Lambda Law Alliance Honors 3 Alumni for Contributions to LGBTQ Community
University of Virginia School of Law alumni Scott Migliori ’12, Daniel Richardson ’18 and U.S. Judge Jamar Walker ’11 recently received Lambda Law Alliance’s Alvarez-Coughlin Award to honor their contributions to the LGBTQ community.
The award, named after its first honorees, Professor Anne Coughlin and Law School Foundation President and CEO Luis Alvarez Jr. ’88, is given to those who have displayed “extraordinary efforts” on behalf of the LGBTQ community by “creating an open, supportive and welcoming environment for diversity” at the Law School, the University as a whole and beyond. The awards were presented April 5 at a reception at the Ivy Inn Restaurant in Charlottesville.
This was the first time the award has been presented since 2019 due to the COVID-19 pandemic. Migliori was the 2020-21 honoree, Richardson was the 2021-22 honoree and Walker was the 2022-23 honoree.
Lambda Law Alliance, a UVA Law student organization aimed at supporting members of sexual minorities and their allies, created the award to honor recipients’ past actions and service, as well as to act as a call to continue such support.
“At a time when the future of LGBTQ+ rights is so uncertain, it is moments like these that remind me of the resilience and kindness of our community,” said Lambda President Reilly Swennes ’25. “Each of our honorees fully embody these qualities, and I am grateful for the opportunity to celebrate their outstanding achievements.”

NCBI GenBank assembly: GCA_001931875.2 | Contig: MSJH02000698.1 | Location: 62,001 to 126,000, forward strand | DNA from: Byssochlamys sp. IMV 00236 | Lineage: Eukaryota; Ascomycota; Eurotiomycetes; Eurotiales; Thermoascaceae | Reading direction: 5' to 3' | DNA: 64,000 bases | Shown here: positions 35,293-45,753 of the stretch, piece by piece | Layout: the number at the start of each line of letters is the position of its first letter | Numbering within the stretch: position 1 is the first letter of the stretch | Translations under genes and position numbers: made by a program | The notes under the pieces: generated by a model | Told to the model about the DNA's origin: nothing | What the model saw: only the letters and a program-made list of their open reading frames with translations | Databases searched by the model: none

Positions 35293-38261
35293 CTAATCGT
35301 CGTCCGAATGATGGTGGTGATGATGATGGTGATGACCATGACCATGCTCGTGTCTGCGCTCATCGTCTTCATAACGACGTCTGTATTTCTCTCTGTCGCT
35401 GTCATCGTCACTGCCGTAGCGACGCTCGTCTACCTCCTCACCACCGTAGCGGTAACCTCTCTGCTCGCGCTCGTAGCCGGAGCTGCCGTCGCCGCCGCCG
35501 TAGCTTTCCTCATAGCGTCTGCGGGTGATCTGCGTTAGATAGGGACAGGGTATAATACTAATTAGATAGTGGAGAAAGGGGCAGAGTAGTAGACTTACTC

Migliori, who works in private practice at The Migliori Law Firm in Florida, was the first openly transgender student at the Law School.
Richardson, an associate at Sullivan & Cromwell, earned the Faculty Award for Academic Excellence for graduating with the highest GPA in the Class of 2018, served as the editor-in-chief of the Virginia Law Review and clerked for U.S. Supreme Court Justice Stephen Breyer.
Walker serves as a U.S. District judge for the Eastern District of Virginia and is the first openly LGBTQ federal judge in state history.
“It was an honor to hear remarks from three of our incredible alums,” said former Lambda President James R. Hornsby ’24. “This was the first time that we have been able to gather in person with our alumni since COVID-19, and it was inspiring to hear how far our UVA Law queer community has come in such a short amount of time.”
Founded in 1819, the University of Virginia School of Law is the second-oldest continuously operating law school in the nation. Consistently ranked among the top law schools, Virginia is a world-renowned training ground for distinguished lawyers and public servants, instilling in them a commitment to leadership, integrity and community service.